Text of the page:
I love books. I love reading. I love meeting people across the pages of a volume. I know that we read others so that we know we are not alone. I don’t want to bore readers with more news of our new son Conor – suffice is to say that he is dong very well and all you child and youth care people will be delighted to hear that he is meeting all his developmental mile stones and will not appear on an “at risk” register for some time.
This is a difficult time of the year for me. My mother died in April 1993 and I am now beginning that process of thinking about her and her influence on me as I approach her anniversary. She truly was a woman ahead of her time in the inward-looking Ireland of the 1960’s with a developed social conscience.
I can honestly say that this has been the single most difficult piece for me to pen in my life thus far and I will try to explain why.
Miss Higgenbottom’s Summer School for Wayward Children
I was at a poetry reading last night in the college and as I sat listening to the poet, Paul Durcan, I found myself drifting back mentally 27 years to a back-garden in Galway City. My mother, Christine, believed that learning was best accomplished when children wanted to be there. Her challenge, then, was to attract children to an outdoor classroom in our free time where we could ask what we wanted to ask, when we wanted to ask questions and in the knowledge that the teacher would not laugh at us. No child in that summer school was ever made to feel that they had asked just one stupid question – although how my mother kept her patience is beyond me! Why is the moon yellow? Why does the sun go away every night? Why do cows moo and sheep baa? Why do cars drive on one side of the road? Why is ice cream always white?
Originally, this class – called “Miss Higgenbottom’s summer school for wayward children” – was to be only for her six children. After a couple of days, however, all the kids on the street were in my back garden trying to draw butterflies, or were collecting soil for our science experiments, or playing with Samantha Simone the lazy feline mascot of the group, or writing essays (in cursive writing because we were big!) on animals who want to talk to humans and so on. These were wonderful times and even then we children knew it. How as an educator, I appreciate them now.
Miss Higgenbottom’s summer school lasted for five years and each year we drew more children to our yard. My youngest brother, Shane, got the bright idea that we could charge the neighbours five pence each for the facility and, of course, kept my mother in the dark as to his enterprising nature. That brother now is a successful newsagent and I swear he got that idea as a seven year-old in our back garden.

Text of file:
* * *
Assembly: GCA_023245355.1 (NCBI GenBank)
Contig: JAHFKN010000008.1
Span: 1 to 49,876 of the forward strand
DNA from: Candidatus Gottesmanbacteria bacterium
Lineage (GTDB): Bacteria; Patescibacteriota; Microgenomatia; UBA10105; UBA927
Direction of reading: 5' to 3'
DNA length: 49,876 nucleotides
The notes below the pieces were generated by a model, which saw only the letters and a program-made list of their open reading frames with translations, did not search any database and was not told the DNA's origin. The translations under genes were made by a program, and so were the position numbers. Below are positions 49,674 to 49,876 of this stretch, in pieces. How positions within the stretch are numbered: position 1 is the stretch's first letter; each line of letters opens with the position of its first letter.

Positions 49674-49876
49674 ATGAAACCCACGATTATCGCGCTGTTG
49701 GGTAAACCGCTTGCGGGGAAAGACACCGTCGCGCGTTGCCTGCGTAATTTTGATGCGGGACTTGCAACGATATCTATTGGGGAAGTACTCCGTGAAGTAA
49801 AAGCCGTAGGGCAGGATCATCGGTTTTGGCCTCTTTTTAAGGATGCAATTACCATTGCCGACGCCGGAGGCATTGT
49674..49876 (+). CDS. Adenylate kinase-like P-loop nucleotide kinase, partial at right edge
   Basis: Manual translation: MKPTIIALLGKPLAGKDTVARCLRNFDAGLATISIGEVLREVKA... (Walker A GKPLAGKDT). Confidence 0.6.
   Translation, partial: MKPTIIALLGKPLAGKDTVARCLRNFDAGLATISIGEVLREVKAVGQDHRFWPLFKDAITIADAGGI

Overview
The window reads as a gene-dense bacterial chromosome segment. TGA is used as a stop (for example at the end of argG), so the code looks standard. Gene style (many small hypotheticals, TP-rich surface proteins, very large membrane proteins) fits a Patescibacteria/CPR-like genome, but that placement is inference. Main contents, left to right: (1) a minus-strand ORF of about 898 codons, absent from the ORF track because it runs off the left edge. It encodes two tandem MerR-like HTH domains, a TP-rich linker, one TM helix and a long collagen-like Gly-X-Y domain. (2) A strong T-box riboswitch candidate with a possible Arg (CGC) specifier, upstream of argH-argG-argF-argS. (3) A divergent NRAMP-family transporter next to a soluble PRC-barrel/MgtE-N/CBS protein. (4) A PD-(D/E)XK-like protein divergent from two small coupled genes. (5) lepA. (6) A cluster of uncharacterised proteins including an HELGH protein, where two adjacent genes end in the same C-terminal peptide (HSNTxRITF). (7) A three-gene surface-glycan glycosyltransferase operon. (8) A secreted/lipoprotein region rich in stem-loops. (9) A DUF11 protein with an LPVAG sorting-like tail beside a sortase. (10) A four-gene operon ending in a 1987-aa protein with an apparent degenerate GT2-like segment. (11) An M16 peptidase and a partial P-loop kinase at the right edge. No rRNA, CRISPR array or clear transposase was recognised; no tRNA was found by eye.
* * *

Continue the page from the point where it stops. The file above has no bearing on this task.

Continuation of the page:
From boyhood to manhood and back
I had locked the door of my office as I was completing this piece lest a staff member or student call into me and see me tearful. No doubt there would be that embarrassed silence as we each tried to pretend that I, the male Head of Department who is always supposed to be in control, was actually crying like a baby in my solitude as I typed up this reflection. My God, I was even crying on company time!
And you know what? The reason I can tell you this is because Miss Higgenbottom taught us all 27 years ago that is a fine thing for a boy to let people know how he feels. He should not be ashamed. I thank her for this and hope that wee Conor, as Grant Charles has christened him, will be able to do likewise.
I honestly think my mother still watches over me. As I struggled to compete this column I got a call from Susan, my wife, in Limerick. She was feeding Conor and thought I might like to say hello to him on the phone. I like to think that Miss Higgenbottom reached down from her new spring school in the sky and touched Susan gently on the shoulder. One of her pupils was having difficulty finishing an essay and needed some encouragement...
I wish Conor could have known his grandmother. She would have loved him so. Perhaps he will get a sense of her in later years if he reads some of the rantings of his father back in 2002.
We owe so much to our parents. The poetry session made me reflect on the depth of feeling one can hold for someone who touched us for a time. I would like this column to allow me appreciate my mother, Christine, who is the reason I am in social care.
Peter, the Priest ran the Easter marathon,
Brought you back a golden Angel.
We placed in on your lapel at 7 am.
Must have thought it pretty damn odd
Your bombarding that Priest with a thousand letters.
Deepest friends, arriving at that wall
You both met danger, agony, suffering head on.
Blaming none, put up with your given fate.
I thought it ironic that gilded Angel
Glinting a little in the early April sun.
While you lay drugged and in pain,
Peter was out in America
Running the Boston marathon in your name.